Having read, re-read, re-re-read all of these lovely letters countless times, I was actually quite excited to start this series here.
AND THE RESPONSE I GOT FROM ALL OF YOU MADE IT EVEN MORE SPECIAL!!!! I got into it with a mindset that people aren’t going to like them that much so you can imagine the extent of my happiness when you shared your thoughts and reflections on EVERY. SINGLE. ONE.
So, thank you soo much for increasing my excitement for these beautiful letters. I LOVE YOU ALLL!
And now I am sad that this is going to be the last one in this series. ALAS! I was having SOO MUCH FUN discussing them with you! 😦 Maybe I will bring them back again? *EXCITED AT THE THOUGHT*
We started this journey – this wonderful journey – with a passionate display of John Keats’ feelings for Fanny Brawne spilled naked on the parchment. It only makes sense that that’s EXACTLY how we should end it.
I got my first copy of Complete Poems and Selected Letters of JOHN KEATS exactly 5 years ago. I was very much into metaphysics back then and Keats was one of my favorites. When my friend showed me his letter to Fanny, the very first that I shared with you, I fell even more in love with his love for her. Destined to die at a very young age, his letters were infused with the imminence of death and a longing for days he, sadly, will never be able to witness.
It was this sadness that drew me to him even more.
He once said – “Nothing ever becomes real ’til it is experienced.” True. His love, his desire, the depth of his heart – I experienced it all with misty eyes. All of it. And the only question this experience left on my lips was –
WHY MUST THE GREAT DIE SO YOUNG?
”Love is my religion.
I could die for that.
I could die for you.”
These words haunt my mind still. And I have a feeling that they forever will.
To Fanny Brawne, 25 July 1819
My sweet Girl,
I hope you did not blame me much for not obeying your request of a letter on Saturday: we have had four in our small room playing cards night and morning leaving me no undisturb’d opportunity to write. Now Rice and Martin are gone, I am at liberty. Brown to my sorrow confirms the account you give of your ill health.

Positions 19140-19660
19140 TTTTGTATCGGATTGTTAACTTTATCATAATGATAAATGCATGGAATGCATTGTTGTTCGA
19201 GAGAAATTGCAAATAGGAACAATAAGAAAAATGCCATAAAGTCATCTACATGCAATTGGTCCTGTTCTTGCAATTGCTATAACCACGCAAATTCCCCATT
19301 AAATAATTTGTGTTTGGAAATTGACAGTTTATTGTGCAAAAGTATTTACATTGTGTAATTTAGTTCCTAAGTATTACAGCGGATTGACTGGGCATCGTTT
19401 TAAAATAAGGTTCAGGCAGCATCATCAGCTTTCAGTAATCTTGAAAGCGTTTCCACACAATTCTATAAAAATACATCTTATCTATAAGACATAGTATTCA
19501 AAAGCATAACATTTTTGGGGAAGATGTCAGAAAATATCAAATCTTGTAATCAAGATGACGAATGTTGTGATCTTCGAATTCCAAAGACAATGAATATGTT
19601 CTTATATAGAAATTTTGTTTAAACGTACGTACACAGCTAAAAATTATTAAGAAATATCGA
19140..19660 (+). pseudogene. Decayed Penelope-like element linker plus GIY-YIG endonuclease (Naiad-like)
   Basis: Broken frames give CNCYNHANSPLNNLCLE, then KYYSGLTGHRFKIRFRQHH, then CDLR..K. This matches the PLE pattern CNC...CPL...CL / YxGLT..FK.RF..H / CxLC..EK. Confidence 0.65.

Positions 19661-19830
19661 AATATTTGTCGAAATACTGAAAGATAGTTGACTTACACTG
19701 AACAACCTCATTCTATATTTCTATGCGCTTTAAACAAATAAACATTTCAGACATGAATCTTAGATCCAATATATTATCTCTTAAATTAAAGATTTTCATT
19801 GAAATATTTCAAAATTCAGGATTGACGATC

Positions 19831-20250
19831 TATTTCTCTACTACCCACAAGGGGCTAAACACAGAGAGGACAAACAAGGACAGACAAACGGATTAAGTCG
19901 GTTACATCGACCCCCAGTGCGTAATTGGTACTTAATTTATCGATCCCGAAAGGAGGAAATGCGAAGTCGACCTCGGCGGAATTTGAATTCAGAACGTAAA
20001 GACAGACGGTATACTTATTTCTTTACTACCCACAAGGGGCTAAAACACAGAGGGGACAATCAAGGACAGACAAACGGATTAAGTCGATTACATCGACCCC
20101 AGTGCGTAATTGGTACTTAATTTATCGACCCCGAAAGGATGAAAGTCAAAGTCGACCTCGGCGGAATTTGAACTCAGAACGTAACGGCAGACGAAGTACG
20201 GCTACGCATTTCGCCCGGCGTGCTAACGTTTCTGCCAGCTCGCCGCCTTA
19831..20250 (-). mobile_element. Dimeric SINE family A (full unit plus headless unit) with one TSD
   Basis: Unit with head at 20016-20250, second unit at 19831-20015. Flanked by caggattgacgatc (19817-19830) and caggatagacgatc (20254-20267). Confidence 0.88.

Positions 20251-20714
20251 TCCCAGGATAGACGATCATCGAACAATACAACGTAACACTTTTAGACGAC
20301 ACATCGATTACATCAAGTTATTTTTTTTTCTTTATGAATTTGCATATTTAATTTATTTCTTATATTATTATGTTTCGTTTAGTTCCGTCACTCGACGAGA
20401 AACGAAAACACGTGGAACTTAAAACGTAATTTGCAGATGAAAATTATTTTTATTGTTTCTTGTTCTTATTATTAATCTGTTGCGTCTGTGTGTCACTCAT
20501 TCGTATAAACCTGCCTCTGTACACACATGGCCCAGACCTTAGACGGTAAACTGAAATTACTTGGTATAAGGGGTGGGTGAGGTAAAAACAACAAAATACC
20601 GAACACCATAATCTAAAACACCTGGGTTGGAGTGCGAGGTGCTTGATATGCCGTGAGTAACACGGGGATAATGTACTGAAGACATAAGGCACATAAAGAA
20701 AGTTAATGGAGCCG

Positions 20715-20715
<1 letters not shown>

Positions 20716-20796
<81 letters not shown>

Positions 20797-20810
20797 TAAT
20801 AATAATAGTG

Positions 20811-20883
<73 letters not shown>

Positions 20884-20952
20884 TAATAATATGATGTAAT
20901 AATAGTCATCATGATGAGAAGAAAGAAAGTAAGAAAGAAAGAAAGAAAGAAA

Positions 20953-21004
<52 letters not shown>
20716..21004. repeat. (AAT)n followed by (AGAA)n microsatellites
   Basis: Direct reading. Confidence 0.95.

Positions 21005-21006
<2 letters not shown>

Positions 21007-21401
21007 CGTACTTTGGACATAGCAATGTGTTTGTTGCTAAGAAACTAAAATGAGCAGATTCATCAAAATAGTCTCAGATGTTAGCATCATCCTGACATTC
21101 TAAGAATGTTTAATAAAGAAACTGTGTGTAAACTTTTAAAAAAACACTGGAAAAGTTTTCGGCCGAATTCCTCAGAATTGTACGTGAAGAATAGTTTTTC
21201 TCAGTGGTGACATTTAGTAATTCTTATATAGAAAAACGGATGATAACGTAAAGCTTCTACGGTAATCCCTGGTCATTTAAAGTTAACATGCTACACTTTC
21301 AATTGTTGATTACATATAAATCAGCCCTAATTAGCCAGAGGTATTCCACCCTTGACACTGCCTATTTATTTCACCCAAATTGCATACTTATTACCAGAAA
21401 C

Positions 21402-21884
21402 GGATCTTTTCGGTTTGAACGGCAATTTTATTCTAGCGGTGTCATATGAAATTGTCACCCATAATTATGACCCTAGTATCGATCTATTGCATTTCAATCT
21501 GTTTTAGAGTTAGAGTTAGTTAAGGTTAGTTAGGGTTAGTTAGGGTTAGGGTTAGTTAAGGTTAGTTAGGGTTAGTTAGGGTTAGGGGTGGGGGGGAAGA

You cannot conceive how I ache to be with you: how I would die for one hour – for what is in the world? I say you cannot conceive; it is impossible you should look with such eyes upon me as I have upon you: it cannot be. Forgive me if I wander a little this evening, for I have been all day employ’d in a very abstract Poem and I am in deep love with you – two things which must excuse me.
I have, believe me, not been an age in letting you take possession of me; the very first week I knew you I wrote myself your vassal; but burnt the Letter as the very next time I saw you I thought you manifested some dislike to me. If you should ever feel for a Man at the first sight what I did for you, I am lost. Yet I should not quarrel with you, but hate myself if such a thing were to happen – only I should burst if the thing were not as fine as a Man as you are as a Woman. Perhaps I am too vehement, then fancy me on my knees, especially when I mention of part of your Letter which hurt me; you say speaking of Mr. Seven ‘but you must be satisfied in knowing that I admired you much more than your friend.’ My dear love, I cannot believe there ever was or ever could be any thing to admire in me especially as far as sight goes – I cannot be admired, I am not a thing to be admired. You are, I love you; all I can bring you is a swooning admiration of your Beauty.
I hold that place among Men which snub-nos’d brunettes with meeting eyebrows do among women – they are trash to me –unless I should find one among them with a fire in her heart like the one that burns in mine. You absorb me in spite of myself – you alone: for I look not forward with any pleasure to what is call’d being settled in the world; I tremble at domestic cares – yet for you I would meet them, though if it would leave you the happier I would rather die than do so.
I have two luxuries to brood over in my walks, your Loveliness and the hour of my death. O that I could have possession of them both in the same minute. I hate the world: it batters me too much the wings of my self-will, and would I could take a sweet poison from your lips to send me out of it. From no others would I take it. I am indeed astonish’d to find myself so careless of all charms but yours – remembering as I do the time when even a bit of ribband was a matter of interest with me.
What softer words can I find for you after this – what it is I will not read. Now will I say more here, but in a Postscript answer any thing else you may have mentioned in your Letter in so many words – for I am distracted with a thousand thoughts. I will imagine you Venus to night and pray, pray, pray to your star like a Heathen.
Your’s ever, fair Star,
(I have omitted the postscript.)
Keats loved Fanny the way everyone wants to be loved. What fleeting joys all the rest of them will be if a heart hasn’t known such love, such burning passion!
”A thing of Beauty is a joy forever.”
Indeed. Indeed. For I will treasure every single word you ever wrote, will inscribe it in my heart, will take it with me whichever world I go to next.
I really hope you enjoyed this series as much as I did! I had so much fun sharing and discussing with you these wonderful letters. ❤
THANK YOU SO MUCH FOR ALL YOUR LOVE. ❤ YOU GUYS ARE THE BESTEST!!!